How to care for your dog’s mental health

How to care for your dog’s mental health

Dogs are our best friends, they’re always there to comfort us and put a smile on our face, but how can we reciprocate these attentions when they’re the ones feeling down?

While dogs’ mental health is not really a popular concern, a study from Gregory Berns, a neuroscientist at Emory University, discovered that dogs do have feelings just like humans, and their sensors are in the same part of the brain as humans’.

This means that dogs, although they don’t typically experience what we recognize as clinical depression in humans, they can also feel depression and sadness. So how can we return the favor and help them feel better?

Newsweek spoke to veterinarians to find out what the symptoms of dogs’ mental health struggles are, and how their humans can help them out of it.

Why is dogs’ mental health important?
Mental health plays a huge role in a dog’s quality of life, and experiencing feelings of depression or anxiety can harm their overall health, as well as yours, and can pose safety concerns to other people and other pets around your dog.

Pets who do suffer from mental health struggles, according to Dr, Yvette Marshall DVM at Hollow Corners Veterinary Services, can be destructive, reactive and fearful and need to be helped.

How do you know when your dog is suffering from mental health issues?

Dr. Sylvalyn Hammond, DVM and Spokesperson for Zesty Paws, told Newsweek that signs of mental health issues in dogs are surprisingly similar to those of humans, and just like us when they’re depressed they will show changes in their behavior.

“A once playful and energetic dog suddenly becomes disinterested, listless, withdrawn, or inactive. Sometimes changes in eating and sleeping habits are also noticed,” she said.

How to boost their mental wellbeing?
According to Hammond, most pets will bounce back from bouts of depression or anxiety within a few days or weeks without any help at all, while others may require some help from their owners.

She suggests doing a little more of the activities that your dog normally enjoys doing, like fetch or swimming, and increasing exercise and time outdoors. She also recommends reinforcing positive behavior, rewarding good behavior with treats, food, or supplements.

Socializing with other pets can help some dogs, she added, especially those who are mourning the loss of another canine companion. “Playing with other dogs is a good way to help your dog exercise and forget about their current worries.”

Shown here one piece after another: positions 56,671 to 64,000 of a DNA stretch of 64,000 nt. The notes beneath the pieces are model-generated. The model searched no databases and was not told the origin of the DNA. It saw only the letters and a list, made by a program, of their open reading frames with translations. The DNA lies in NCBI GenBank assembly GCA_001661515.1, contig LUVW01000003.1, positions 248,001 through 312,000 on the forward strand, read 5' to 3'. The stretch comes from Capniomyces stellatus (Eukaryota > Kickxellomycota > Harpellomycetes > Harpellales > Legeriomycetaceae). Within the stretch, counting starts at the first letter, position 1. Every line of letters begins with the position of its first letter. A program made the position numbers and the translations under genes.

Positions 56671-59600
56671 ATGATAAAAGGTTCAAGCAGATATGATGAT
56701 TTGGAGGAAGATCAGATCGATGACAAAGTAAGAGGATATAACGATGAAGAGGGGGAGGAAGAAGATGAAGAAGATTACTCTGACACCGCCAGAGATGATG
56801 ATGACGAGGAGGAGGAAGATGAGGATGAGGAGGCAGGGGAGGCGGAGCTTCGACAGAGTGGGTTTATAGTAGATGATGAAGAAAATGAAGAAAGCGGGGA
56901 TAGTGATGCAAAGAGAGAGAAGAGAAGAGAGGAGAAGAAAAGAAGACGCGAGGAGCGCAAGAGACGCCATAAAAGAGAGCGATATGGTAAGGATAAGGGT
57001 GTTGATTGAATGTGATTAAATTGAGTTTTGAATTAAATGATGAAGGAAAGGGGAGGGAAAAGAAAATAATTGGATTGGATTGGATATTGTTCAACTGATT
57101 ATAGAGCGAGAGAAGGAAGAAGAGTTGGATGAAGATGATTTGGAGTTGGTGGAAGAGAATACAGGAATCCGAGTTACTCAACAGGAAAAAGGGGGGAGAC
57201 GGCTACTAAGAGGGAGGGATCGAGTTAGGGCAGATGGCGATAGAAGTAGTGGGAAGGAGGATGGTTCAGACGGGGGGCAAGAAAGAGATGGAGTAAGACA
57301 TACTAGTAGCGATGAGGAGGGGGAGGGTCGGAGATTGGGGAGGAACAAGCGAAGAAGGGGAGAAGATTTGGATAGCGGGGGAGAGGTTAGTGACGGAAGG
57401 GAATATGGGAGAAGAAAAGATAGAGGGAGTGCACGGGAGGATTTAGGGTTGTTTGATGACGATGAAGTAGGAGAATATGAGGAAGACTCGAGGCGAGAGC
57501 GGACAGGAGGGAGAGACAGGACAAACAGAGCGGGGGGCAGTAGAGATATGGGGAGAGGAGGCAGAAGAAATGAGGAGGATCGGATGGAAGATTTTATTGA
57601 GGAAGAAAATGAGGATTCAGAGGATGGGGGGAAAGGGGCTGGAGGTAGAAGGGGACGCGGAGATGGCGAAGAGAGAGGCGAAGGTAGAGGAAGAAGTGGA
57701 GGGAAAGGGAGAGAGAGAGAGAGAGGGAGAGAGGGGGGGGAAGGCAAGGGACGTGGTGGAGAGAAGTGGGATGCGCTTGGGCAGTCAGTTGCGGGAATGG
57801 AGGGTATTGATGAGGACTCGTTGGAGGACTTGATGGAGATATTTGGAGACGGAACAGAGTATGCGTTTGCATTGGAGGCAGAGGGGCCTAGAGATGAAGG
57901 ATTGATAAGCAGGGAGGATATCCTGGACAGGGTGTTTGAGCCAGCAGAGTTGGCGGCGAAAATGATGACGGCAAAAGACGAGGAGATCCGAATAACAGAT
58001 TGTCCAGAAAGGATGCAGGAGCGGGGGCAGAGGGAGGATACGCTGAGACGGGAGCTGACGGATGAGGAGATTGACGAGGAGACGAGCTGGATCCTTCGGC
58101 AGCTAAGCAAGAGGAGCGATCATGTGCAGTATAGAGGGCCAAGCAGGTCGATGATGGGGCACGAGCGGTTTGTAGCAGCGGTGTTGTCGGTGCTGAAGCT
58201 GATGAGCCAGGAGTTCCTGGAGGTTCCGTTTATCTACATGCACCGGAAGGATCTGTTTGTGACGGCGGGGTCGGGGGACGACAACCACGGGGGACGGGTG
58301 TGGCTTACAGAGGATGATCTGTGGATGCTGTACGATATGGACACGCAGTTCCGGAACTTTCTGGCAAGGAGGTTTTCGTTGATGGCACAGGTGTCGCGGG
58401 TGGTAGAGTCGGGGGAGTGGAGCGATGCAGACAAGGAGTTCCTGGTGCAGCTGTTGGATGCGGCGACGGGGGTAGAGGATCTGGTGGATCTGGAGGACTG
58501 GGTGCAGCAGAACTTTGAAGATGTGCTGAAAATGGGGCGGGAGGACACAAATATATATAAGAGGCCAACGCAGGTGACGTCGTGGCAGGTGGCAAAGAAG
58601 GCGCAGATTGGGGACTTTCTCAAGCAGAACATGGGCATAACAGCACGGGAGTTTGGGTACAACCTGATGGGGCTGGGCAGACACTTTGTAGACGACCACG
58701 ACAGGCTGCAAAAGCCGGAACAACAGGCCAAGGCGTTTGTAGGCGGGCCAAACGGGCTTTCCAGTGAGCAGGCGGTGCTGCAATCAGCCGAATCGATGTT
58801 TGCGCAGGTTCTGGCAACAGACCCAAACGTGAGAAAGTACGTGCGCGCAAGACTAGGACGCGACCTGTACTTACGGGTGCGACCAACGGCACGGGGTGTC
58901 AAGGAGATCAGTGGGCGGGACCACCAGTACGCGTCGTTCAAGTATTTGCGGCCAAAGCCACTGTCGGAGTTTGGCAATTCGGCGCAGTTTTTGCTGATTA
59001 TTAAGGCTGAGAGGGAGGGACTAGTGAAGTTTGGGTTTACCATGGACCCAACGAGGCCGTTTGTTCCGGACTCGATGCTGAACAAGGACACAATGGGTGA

Dogs’ behavioral and mental wellness involves exercise, enrichment, health and communication, says Marshall adding that agility courses and walks are very important, even if you have a large yard, because there just isn’t enough mental stimulation in hanging out there compared to going for a walk.

Enrichment, says Marshall, helps stimulate the brain and includes puzzles and games. “People can hide treats and toys around the house or yard and challenge the dog to find it and retrieve the item.”

What should you avoid doing?
Dogs are very empathetic animals and can take on our emotions pretty quickly, so you should avoid projecting your own feelings on your pet.

A 2019 study carried out by scientists in Sweden, which looked at the concentration of long-term stress hormones in humans and their pets, found out that dogs had similar stress levels as their owners.

“They tend to pick up negative feelings their owners are projecting and it can manifest as depression and loss of appetite. They can be very sensitive to feelings of anxiety and anger,” said Marshall.

Even though you should always give your pet love, if you’re concerned about their mental health and are witnessing concerning behaviors, you should avoid overly doting on a sulky pet with attention and treats, otherwise, Hammond pointed out, they might come to believe you are encouraging and rewarding that behavior.


What are the main reasons that cause dogs stress?
The main causes of stress in a dog, Marshall says, are lack of exercise, lack of stimulation and training, as well as no outlet for energy and lack of socialization. Puppies, she added, should be exposed to other dogs, people, noises and different environments.

But the above mentioned reasons are not the only possible causes, any change in a dog’s normal daily routine can also cause them stress and depression.

According to Hammond, events like moving to a new home, a new pet or person joining the household, the loss of a pet or human family member, a change in the owner’s work schedule, are all common causes of depression and anxiety in pets.

How do you know when it’s time to be seen by a dog behavior specialist or a veterinarian?
Mental health issues can become harder to treat if left ignored for too long, and if your pet hasn’t bounced back from their depression or anxiety in a few weeks, you should speak to a behavior specialist or a veterinarian, according to Hammond.

“Veterinarians can prescribe medications that can help your pet overcome mental health issues and improve their quality of life,” she added.

Symptoms of dogs’ depression and physical illness can be very similar, so It’s crucial to have a veterinary exam your dog and possibly perform some blood work first to rule out any potentially serious medical health issues.


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